Throughout Israel lie ancient ruins made from layers of rocks. Some stones are huge, some are small—but by placing one atop another, the ancient Jews built structures that still stand today.
Until I went to Israel, I did not understand the spiritual significance of rocks. It’s just a piece of earth that sits there. It seems useless, right? But when I saw the endless stone structures, I realized how lasting a rock is. A rock is eternal, and it’s a beautiful metaphor for God’s kingdom.
In Daniel 2, King Nebuchadnezzar dreamed of nations rising and falling. In the world today, we can also relate to that uncertainty of authority. It might be a manager who is treating you unfairly, our current political and social divide, or the uncertainty of the conflict between Russia and Ukraine. But God’s kingdom is eternal. It will never be overpowered by the world or conquered.
44 “During the reigns of those kings, the God of heaven will set up a kingdom that will never be destroyed or conquered. It will crush all these kingdoms into nothingness, and it will stand forever. 45 That is the meaning of the rock cut from the mountain, though not by human hands, that crushed to pieces the statue of iron, bronze, clay, silver, and gold. The great God was showing the king what will happen in the future. The dream is true, and its meaning is certain.”
As a follower of Christ, we have the promise of an eternal kingdom. I think we sometimes forget, neglect, ignore, or deny the impact of what Jesus did for us when he died on the cross. His death allows us to spend eternity with him, and he invites us to participate in the building of his kingdom.
Oregon Campus Pastor Andy Rectenwald had a goal to inspire people to follow Jesus, not just go to church on Sunday but to participate in the eternal kingdom every day of their lives. When you experience real faith in Jesus, he gives you radical hope. This hope is not swayed by the uncertainty of authority. It changes your identity and gives you the boldness to participate in the eternal kingdom.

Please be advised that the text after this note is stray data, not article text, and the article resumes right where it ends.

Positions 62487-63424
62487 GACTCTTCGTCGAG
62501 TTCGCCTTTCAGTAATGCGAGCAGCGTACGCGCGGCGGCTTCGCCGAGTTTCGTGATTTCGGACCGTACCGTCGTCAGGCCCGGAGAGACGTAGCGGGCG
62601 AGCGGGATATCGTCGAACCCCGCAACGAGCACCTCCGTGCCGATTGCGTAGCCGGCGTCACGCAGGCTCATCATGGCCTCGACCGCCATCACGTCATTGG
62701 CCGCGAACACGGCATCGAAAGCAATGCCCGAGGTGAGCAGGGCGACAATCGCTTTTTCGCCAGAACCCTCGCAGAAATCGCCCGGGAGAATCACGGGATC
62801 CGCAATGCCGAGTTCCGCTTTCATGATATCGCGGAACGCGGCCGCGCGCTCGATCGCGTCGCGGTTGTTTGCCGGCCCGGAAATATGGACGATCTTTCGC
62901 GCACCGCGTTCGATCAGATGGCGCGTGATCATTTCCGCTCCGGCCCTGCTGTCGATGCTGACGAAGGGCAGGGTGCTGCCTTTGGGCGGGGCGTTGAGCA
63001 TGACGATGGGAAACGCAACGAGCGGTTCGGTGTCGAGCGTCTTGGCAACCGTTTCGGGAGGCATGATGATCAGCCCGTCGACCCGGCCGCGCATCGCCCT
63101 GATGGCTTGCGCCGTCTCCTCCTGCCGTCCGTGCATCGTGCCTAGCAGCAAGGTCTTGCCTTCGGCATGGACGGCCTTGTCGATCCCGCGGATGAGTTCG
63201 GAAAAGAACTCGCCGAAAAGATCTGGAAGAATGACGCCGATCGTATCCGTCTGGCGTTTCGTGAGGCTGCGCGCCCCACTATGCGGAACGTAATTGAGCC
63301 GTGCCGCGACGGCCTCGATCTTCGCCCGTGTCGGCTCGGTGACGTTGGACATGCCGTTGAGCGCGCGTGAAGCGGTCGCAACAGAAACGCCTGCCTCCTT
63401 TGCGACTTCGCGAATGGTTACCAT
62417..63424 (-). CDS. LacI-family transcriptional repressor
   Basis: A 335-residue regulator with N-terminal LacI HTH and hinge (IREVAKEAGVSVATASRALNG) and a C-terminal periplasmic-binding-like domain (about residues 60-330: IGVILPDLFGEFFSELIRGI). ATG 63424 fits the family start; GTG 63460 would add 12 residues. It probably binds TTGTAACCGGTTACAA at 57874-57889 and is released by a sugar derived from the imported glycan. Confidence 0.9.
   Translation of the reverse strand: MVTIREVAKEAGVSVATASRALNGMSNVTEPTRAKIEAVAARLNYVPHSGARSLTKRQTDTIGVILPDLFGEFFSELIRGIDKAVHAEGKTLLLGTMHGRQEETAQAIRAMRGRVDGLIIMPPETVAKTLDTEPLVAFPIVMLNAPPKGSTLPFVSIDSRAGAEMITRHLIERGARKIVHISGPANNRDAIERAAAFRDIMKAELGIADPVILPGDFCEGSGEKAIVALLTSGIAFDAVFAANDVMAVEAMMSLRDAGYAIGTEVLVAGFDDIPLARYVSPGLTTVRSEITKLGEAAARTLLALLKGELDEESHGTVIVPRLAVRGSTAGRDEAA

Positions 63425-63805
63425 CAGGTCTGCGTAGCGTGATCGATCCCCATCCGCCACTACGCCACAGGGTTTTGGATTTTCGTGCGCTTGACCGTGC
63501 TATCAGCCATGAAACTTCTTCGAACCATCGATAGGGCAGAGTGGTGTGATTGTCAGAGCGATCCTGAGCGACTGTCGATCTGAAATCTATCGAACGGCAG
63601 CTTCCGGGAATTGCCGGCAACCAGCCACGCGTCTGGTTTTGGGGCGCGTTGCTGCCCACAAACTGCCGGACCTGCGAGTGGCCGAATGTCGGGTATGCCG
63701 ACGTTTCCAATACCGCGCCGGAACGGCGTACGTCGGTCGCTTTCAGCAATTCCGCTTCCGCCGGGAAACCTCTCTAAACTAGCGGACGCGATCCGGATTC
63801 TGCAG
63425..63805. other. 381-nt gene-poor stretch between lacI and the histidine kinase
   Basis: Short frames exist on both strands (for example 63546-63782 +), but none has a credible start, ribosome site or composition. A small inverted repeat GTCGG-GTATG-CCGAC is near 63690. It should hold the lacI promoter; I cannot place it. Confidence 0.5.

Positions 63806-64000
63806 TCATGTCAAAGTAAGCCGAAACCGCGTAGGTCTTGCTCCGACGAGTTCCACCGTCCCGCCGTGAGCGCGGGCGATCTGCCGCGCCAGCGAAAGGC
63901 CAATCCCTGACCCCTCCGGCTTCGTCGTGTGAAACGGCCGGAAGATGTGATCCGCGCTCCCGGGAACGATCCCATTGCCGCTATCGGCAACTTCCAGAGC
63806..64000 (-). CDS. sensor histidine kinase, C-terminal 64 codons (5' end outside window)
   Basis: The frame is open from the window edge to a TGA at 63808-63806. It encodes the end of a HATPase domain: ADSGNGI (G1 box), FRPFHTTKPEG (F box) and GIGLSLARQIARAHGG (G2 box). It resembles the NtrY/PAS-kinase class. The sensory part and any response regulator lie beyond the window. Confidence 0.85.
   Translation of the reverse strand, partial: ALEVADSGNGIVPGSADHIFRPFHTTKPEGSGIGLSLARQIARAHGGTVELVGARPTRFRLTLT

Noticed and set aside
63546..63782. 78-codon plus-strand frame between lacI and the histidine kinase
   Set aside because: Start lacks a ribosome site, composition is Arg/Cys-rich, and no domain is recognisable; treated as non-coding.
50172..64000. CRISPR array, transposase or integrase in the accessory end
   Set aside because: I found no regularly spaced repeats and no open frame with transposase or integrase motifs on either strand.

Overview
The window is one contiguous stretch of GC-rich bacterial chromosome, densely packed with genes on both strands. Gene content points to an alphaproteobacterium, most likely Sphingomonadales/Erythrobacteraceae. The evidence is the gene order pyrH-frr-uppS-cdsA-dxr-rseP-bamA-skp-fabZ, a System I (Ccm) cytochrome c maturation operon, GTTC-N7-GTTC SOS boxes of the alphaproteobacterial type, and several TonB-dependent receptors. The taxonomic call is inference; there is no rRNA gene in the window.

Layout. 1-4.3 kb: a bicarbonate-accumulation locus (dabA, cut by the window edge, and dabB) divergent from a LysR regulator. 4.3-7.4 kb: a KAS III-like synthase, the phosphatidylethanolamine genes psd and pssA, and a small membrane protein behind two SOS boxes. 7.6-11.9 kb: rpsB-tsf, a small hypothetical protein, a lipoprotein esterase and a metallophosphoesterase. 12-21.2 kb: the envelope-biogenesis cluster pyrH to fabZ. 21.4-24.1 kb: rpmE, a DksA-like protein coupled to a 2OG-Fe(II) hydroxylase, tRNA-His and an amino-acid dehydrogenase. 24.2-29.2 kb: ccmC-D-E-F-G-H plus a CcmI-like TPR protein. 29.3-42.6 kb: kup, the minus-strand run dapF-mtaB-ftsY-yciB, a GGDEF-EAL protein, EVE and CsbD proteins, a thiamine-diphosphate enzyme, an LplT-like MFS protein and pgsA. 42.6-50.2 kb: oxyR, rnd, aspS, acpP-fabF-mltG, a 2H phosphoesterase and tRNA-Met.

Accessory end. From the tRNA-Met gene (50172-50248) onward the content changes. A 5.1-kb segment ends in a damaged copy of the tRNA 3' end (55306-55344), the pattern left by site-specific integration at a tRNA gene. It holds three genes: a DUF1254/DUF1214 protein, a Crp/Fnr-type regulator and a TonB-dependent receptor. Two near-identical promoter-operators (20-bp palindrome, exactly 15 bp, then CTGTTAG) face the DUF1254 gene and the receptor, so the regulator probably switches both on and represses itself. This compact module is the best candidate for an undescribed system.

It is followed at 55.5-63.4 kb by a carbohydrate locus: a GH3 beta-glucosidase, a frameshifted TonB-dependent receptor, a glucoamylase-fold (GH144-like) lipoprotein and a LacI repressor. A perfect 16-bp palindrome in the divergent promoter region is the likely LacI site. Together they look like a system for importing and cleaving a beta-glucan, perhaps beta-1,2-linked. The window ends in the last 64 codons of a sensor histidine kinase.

Now I say to you that you are Peter (which means ‘rock’), and upon this rock I will build my church, and all the powers of hell will not conquer it.
God revealed to Simeon Peter that Jesus is the Messiah. He was called hearer, but then Jesus changed his name to Peter, meaning “a mass of rock detached from the living rock.”
When Daniel interprets King Nebuchadnezzar’s dream, the rock cut from the mountain represents God building his eternal kingdom. Similarly, Peter is the rock cut from Jesus. This new identity, a real faith, gave him radical hope and led him to follow Jesus, no matter the cost. God used Peter to build the church.
I want to remind you that no matter the uncertainty in the world today, God’s kingdom is eternal. I want to invite you to follow Jesus and to participate in this eternal kingdom.
Will you follow Jesus? If you do, how are you participating in his eternal kingdom?
What uncertain authority is impacting you?
What are you doing to experience the real faith that gives radical hope despite the uncertainty?
How does knowing God’s kingdom is eternal give you hope?
Meditate on the promises of God as the eternal rock:
Share your radical hope with someone as you participate in the Hope it Helps campaign, being a light to others
Pray for the uncertain authorities that are impacting you.
Jesus, there are uncertain authorities in the world today, but your kingdom is eternal. I pray for these uncertain authorities, that in your name, Jesus, there would be a way through. You died and resurrected so that I can participate in your eternal kingdom. I pray for the boldness to follow you, to have real faith that gives radical hope. Despite the uncertainty, I know my identity belongs to you. Like Peter, I have been called to participate in your kingdom. I am called to build the church by sharing the radical hope that comes from you. In Jesus’ name, amen.
This post was written by Becca Roberts, a regular contributor to the LivingItOut.
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